FLEXIBLE RHETORIC

Trump’s sober victory speech harnessed his greatest, most unrecognized skill

Obsession
Language
Obsession
Language

Donald Trump defies expectations and predictions. Against all odds and most bets, he is the US president-elect.

So it should come as no surprise that Trump’s victory speech, delivered in the wee morning hours at the Hilton hotel in Manhattan, was muted, conciliatory, and positive; utterly free of the intense negative language that so riled supporters and opponents throughout the campaign. Gone were the swamps to drain, replaced with “an American dream to renew.”

Trump called calmly for national unity. He acknowledged Hillary Clinton’s concession and work, pledged to be a president to all Americans, promised that the forgotten “will be forgotten no longer” and that “we will rebuild our infrastructure.” It practically sounded like he’s planning a new New Deal, with projects, jobs, and money for all…plus a dash of international good will. “We will deal fairly with everyone, all people, all nations.”

David Clementson, an Ohio State University linguist who studies emotional intensity in presidential speeches, told Quartz to expect this on Nov. 6. Although the campaign rhetoric has been exceptionally intense and negative, Clementson said, Trump is flexible about what he’ll say and has positively upended expectations before, such as after he lost the Iowa caucuses to Ted Cruz in February. He was gracious, conciliatory, calm and congratulatory, taking a long view as he is wont to do on occasion.

His win was such an occasion, one that called for a deviation from what has become the new normal, negativity. That other angry Trump seen before this morning was just giving the people what they wanted, according to Clementson—intensity and a reflection of their own desperation.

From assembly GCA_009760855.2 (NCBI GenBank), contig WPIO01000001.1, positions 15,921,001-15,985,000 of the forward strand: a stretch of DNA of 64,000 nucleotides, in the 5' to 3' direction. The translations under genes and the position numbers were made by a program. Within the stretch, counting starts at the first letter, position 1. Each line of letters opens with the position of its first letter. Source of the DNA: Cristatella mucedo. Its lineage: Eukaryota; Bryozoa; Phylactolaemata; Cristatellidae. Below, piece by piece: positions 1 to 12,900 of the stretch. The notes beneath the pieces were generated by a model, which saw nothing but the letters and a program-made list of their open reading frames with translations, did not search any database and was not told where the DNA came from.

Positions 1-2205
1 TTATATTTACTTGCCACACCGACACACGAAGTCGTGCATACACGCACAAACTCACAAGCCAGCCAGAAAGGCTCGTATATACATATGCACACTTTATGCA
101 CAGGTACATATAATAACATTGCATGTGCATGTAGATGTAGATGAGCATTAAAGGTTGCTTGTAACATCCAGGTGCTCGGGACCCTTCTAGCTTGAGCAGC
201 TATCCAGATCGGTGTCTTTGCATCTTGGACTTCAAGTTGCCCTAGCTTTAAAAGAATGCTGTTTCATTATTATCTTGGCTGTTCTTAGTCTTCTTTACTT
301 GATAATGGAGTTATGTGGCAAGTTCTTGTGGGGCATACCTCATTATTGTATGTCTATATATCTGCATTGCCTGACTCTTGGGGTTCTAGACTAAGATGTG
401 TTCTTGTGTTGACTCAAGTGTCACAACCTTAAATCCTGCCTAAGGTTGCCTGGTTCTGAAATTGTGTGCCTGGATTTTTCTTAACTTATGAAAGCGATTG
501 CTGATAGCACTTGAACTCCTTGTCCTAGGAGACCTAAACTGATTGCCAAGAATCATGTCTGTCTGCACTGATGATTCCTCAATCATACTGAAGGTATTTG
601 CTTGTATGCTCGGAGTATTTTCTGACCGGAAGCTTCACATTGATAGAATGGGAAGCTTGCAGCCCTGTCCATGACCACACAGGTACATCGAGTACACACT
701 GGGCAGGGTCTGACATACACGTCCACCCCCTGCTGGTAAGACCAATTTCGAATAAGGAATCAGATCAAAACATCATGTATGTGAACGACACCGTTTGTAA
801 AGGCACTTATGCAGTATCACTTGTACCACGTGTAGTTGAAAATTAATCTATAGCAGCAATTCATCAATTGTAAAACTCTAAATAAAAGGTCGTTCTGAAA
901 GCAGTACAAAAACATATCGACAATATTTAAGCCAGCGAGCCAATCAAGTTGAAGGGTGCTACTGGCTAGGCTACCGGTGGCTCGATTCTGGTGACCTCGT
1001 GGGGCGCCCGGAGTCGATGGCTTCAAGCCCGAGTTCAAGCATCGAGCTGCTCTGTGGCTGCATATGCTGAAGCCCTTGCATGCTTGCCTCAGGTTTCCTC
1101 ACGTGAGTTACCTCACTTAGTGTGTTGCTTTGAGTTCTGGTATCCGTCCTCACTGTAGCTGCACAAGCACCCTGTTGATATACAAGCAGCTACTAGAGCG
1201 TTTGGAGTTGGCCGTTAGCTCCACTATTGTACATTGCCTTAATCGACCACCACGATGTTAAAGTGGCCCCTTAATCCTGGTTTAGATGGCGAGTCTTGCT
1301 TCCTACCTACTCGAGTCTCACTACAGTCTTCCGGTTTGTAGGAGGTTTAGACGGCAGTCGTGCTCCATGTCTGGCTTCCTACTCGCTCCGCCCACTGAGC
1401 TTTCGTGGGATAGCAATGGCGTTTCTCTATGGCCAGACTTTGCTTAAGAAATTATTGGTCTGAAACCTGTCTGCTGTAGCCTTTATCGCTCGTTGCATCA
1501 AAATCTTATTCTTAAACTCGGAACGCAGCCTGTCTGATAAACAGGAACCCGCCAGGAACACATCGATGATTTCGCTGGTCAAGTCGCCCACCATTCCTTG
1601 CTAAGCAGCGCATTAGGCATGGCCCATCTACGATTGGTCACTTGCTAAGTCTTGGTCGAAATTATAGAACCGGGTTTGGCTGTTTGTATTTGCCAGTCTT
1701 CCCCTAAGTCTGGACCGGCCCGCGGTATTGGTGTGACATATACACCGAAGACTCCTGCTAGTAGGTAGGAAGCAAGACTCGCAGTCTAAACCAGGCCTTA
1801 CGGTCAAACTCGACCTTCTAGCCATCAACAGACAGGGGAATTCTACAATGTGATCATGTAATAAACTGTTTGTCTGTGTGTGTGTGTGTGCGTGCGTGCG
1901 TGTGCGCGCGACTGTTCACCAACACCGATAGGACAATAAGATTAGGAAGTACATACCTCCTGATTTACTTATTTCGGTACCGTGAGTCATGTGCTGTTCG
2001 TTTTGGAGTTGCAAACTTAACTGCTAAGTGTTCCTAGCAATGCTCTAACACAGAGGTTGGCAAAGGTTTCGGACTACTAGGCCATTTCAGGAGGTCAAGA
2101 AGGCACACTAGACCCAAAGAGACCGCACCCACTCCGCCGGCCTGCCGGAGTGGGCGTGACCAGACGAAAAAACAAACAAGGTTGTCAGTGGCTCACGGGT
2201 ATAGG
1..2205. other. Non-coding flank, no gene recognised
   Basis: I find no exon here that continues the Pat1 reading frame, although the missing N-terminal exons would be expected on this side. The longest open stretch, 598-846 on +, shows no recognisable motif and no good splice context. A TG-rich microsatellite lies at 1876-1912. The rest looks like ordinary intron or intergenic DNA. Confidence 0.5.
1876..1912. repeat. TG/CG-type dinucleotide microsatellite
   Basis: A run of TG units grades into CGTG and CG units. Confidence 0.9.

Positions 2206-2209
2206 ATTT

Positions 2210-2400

Clementson researches presidential candidate speech language, its intensity or how much candidate vocabulary varies from neutral language and influences perceptions of speaker credibility. The linguist manipulates speech language and plays the oratory for subjects, providing them with various economic scenarios for context. They respond with their emotions. His research shows that when a candidate reflects the intense emotions that people feel with strong language, the politician is perceived as trustworthy and presidential—especially when times are economically tough. The less economically or ideologically stressed are turned off by intense words, sensing them as unbalanced and untrustworthy.

Clementson believes Trump responded to what he sensed in the electorate, and ran with what was sought, and the election results bear this out. Take the phrase “drain the swamp” for example. Trump resisted it at first but when it proved popular anyway, he embraced it, using it to excite crowds at rallies by intoning the phrase slowly. “Drain. The. Swamp. And the crowds would go wild chanting it,” the linguist said. But from his professional perspective, referring to the government as a swamp in need of draining is highly deviant from the neutral vocabulary people seek in stable times, as well as a shocking characterization of the establishment by a presidential candidate.

Now Trump is the establishment, and a different kind of rhetoric is in order—unity, peace, prosperity, a thriving democracy. These words and more were offered in his victory speech.

The new president-elect once defended his language, saying, “I know words, I have the best words.” And indeed, Trump’s speech writers seemed to have picked the best of that bunch to claim his victory. Whether the president-elect means what he says or knows what he means remains to be seen.

George Orwell wrote in the 1946 essay Politics and the English Language that “In the case of a word like democracy, not only is there no agreed definition, but the attempt to make one is resisted from all sides…Words of this kind are often used in a consciously dishonest way. That is, the person who uses them has his own private definition, but allows his hearer to think he means something quite different.”

The writer of 1984 wasn’t often wrong about politics. And there’s plenty of evidence that Trump will say what people want to hear when they want to hear it. But today, the world is hoping he defies Orwellian interpretations, as well as expectations.

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